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The ~ character is a universal alias in the Unix word for referencing the home directory of the user. It is a special character that will be parsed and replaced by the full path of the current user's home directory. Is there an equivalent of this in cmd.exe ? (not Powershell)

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No.

You can use commands like cd /D %homedrive%\%homepath% or cd /D %userprofile% but typing them is just not the same even if end result is. The closest to the simplicity of cd ~ I've ever seen is Señor CMasMas's elegant solution below.

Create a new bat file with one single line:

@cd /d %UserProfile% –

Save it with name cd~.bat into any folder in your %PATH%. After that you can get from anywhere in the system back to home directory by typing command

cd~

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    It is funny that you mention this. I have a cd~.bat file in my path that has one line in it.. @cd /d %UserProfile% Sep 23 at 2:18
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    That's the most elegant solution I've ever seen :D Sep 23 at 9:35
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    Be aware that %homepath% does not include the drive, just the path relative to that drive. %homedrive% contains the drive letter. Sep 23 at 12:14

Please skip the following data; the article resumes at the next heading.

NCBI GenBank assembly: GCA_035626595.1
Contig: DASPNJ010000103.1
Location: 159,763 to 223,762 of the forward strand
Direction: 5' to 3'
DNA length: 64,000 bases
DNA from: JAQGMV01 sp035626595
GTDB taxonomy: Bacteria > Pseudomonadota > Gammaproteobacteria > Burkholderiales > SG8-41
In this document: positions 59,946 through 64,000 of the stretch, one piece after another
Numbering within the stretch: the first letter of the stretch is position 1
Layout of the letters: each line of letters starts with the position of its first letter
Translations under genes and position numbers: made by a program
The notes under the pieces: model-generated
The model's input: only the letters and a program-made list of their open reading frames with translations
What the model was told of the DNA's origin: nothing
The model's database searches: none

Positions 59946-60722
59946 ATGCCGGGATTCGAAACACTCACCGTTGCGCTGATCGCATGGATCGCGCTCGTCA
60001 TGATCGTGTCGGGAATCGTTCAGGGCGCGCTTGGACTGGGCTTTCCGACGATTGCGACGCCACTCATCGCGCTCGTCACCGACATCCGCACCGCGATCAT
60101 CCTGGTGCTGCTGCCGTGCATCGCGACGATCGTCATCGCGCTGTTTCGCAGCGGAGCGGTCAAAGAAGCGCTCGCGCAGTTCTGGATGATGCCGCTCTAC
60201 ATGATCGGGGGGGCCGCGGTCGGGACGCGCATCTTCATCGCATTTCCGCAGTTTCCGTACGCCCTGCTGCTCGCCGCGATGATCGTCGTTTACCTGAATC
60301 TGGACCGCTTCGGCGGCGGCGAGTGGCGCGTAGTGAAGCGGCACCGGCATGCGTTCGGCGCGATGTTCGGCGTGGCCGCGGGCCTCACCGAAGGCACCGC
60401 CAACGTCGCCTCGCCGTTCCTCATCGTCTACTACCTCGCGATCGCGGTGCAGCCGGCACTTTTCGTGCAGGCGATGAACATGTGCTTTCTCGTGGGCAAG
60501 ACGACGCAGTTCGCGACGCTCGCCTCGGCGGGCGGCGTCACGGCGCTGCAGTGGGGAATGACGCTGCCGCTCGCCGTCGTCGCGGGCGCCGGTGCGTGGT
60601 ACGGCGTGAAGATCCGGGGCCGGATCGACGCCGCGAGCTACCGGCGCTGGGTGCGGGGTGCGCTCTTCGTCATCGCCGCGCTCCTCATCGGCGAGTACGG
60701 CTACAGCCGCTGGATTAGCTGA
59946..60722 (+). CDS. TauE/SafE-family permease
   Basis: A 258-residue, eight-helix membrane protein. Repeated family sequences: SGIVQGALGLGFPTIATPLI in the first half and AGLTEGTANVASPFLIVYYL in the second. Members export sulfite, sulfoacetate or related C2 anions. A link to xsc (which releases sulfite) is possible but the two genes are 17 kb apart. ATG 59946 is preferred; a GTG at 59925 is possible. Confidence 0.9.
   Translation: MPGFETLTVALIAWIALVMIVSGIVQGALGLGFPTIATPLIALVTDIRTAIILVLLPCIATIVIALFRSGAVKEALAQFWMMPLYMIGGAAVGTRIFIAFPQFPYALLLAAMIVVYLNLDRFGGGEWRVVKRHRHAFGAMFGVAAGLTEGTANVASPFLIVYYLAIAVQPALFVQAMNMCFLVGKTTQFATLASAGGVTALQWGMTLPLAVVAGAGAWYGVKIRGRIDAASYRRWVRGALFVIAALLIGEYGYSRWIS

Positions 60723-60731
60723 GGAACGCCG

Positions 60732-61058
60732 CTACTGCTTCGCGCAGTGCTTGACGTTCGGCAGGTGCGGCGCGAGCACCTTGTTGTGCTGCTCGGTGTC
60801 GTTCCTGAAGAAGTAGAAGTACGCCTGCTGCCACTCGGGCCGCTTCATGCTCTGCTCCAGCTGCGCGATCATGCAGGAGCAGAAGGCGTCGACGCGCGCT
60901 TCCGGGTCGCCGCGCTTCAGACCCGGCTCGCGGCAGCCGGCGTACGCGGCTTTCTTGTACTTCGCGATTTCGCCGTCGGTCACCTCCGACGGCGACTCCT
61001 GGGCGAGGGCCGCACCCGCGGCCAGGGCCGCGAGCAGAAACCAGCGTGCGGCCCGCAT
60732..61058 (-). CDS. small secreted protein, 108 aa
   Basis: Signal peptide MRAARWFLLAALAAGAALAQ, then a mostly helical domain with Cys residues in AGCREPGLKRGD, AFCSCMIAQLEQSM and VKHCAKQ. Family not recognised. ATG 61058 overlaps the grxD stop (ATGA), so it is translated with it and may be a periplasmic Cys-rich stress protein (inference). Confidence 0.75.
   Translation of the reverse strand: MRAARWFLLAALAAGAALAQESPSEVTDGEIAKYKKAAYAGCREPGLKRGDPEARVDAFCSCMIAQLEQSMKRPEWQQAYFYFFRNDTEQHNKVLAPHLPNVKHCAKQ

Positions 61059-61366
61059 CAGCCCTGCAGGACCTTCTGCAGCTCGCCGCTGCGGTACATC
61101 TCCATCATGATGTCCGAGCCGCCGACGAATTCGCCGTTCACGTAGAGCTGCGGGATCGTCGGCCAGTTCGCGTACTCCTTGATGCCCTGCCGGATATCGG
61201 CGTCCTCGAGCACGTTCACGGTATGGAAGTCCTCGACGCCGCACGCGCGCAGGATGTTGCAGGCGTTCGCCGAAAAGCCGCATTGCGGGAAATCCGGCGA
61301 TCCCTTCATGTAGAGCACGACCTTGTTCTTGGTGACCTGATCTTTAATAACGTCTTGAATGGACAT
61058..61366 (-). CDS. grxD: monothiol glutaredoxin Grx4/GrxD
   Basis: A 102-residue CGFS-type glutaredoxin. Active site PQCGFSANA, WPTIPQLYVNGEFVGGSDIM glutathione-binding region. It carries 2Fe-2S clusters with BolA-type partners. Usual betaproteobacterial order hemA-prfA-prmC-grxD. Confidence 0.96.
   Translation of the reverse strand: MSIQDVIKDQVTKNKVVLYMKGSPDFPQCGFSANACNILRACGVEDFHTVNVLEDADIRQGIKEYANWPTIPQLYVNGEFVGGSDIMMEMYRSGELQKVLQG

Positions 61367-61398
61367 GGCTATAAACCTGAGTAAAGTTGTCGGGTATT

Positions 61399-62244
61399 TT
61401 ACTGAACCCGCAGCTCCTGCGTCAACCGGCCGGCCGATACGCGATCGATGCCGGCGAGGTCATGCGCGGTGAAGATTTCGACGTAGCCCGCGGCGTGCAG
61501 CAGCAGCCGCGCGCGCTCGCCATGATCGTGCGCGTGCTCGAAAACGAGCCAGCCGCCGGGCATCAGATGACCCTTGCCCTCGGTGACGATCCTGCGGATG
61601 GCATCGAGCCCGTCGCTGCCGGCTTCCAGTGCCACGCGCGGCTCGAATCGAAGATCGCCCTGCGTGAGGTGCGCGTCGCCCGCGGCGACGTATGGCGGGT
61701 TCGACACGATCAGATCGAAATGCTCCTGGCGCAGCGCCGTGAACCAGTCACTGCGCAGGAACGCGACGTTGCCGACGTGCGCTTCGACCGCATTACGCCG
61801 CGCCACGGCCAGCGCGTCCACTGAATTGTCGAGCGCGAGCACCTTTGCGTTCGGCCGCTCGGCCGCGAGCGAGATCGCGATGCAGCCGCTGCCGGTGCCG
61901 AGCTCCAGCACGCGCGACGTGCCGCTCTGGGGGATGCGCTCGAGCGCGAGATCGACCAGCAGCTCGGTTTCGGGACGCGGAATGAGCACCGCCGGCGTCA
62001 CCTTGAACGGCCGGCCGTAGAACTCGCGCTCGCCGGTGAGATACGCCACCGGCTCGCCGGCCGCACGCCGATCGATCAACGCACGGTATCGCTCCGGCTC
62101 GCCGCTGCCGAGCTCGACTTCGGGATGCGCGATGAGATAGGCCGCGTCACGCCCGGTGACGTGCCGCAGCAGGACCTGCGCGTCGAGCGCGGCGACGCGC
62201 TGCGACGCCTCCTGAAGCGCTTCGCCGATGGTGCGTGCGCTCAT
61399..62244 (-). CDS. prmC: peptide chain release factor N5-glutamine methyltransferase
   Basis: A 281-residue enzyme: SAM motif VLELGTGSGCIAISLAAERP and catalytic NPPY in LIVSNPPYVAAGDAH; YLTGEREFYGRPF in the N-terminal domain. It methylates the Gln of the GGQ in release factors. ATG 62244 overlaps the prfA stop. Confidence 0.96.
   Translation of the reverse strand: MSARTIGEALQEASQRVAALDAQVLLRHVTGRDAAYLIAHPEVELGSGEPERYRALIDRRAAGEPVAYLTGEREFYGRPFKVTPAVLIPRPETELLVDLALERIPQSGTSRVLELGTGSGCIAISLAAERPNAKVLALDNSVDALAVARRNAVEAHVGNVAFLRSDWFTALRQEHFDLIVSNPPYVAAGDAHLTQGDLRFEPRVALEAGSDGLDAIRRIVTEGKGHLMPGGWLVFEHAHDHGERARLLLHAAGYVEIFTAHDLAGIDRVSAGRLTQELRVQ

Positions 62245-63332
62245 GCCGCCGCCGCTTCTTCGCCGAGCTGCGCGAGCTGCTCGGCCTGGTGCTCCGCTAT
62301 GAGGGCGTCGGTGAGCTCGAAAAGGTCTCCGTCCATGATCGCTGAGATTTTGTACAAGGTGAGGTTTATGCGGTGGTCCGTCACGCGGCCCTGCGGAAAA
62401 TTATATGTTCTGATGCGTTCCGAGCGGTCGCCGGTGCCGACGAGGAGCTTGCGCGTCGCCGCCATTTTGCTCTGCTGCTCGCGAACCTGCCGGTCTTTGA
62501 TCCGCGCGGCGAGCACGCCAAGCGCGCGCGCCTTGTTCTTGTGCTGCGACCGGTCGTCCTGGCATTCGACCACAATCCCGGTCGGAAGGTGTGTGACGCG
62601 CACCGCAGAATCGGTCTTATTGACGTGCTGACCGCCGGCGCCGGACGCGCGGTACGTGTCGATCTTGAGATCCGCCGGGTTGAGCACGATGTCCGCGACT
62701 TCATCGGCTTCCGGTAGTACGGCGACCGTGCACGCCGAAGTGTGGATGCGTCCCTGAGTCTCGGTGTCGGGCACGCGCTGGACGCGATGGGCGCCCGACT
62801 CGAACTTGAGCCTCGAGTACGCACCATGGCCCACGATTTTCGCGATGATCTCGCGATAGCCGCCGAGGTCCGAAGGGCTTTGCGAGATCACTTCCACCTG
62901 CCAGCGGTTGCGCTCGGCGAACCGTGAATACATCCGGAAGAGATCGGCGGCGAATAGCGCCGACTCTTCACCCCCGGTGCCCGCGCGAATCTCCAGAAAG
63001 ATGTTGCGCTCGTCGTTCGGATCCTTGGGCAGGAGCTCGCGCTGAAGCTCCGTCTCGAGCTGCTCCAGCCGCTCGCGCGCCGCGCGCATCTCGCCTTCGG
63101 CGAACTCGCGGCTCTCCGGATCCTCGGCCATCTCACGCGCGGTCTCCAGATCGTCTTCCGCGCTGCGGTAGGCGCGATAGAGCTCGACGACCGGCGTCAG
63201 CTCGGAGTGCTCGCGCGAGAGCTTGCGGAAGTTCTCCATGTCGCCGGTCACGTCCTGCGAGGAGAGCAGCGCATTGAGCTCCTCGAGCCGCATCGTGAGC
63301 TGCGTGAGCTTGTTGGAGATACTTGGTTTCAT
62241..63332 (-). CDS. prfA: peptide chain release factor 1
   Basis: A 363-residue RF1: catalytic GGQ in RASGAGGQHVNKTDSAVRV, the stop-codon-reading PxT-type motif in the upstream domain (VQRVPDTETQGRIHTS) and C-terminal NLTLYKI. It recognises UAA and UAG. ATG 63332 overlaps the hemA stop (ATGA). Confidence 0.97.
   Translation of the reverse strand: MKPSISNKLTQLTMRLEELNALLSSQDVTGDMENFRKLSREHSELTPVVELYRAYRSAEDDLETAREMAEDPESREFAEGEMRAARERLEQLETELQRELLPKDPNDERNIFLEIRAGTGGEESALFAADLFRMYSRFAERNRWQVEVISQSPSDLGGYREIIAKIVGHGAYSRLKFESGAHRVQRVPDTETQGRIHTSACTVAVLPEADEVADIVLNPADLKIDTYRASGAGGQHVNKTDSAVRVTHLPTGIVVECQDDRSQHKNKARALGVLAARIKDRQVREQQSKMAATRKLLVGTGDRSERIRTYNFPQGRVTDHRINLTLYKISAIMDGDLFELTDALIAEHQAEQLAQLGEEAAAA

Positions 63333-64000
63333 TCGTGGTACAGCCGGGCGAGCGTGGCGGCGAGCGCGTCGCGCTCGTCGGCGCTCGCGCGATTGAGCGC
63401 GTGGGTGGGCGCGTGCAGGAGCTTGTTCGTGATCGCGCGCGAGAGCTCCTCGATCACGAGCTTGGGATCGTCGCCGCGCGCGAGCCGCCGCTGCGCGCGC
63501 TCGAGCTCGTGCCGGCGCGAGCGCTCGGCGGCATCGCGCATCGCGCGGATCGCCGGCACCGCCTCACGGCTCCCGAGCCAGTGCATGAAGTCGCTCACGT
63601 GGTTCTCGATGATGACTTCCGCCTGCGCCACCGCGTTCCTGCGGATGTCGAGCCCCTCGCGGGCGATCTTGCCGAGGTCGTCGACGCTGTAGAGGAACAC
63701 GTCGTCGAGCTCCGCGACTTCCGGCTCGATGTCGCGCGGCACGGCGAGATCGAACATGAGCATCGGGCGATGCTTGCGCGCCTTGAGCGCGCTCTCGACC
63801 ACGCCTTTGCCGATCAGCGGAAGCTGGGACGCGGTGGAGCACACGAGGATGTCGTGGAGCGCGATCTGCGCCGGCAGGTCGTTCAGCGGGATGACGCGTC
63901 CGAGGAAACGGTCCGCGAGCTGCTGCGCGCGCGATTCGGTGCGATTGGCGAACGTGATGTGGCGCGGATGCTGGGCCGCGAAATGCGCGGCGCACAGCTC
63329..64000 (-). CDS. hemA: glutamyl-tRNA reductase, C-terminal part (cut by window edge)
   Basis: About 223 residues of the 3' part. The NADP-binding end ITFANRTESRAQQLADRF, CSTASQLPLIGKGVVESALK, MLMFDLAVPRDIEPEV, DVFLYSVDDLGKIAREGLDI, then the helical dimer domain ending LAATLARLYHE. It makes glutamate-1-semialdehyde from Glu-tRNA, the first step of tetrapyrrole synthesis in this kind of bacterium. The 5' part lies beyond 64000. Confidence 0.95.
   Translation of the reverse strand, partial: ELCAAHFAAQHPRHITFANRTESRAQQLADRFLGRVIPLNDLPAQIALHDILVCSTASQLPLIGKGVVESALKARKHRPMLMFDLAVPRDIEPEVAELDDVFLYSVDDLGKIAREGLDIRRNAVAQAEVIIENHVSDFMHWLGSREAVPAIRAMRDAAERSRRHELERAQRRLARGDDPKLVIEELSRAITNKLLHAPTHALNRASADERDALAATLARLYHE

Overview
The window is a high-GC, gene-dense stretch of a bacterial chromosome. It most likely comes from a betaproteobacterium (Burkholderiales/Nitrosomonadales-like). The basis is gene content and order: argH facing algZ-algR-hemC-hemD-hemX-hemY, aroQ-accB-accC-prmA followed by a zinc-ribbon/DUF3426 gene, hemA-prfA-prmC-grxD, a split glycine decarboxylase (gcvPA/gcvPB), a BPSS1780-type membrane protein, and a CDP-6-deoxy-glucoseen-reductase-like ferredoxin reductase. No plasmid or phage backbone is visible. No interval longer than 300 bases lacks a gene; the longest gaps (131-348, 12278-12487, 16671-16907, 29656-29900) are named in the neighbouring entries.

• @RossPresser Good point, let's update the answer :-) Sep 23 at 12:16
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    In Unix you wouldn't even type cd ~, just cd because $HOME is already the default destination. ~ is useful when you're cd'ed somewhere else and want to reference a file in your home dir, e.g. vim ~/notes.txt or cp -a foo ~/bin/. (Or in a script where you might be.) Anyway, isn't %homedrive%\%homepath% basically equivalent to $HOME, expanding an environment variable? When you say it's "not the same", do you mean it's too long to type? Sep 23 at 22:30

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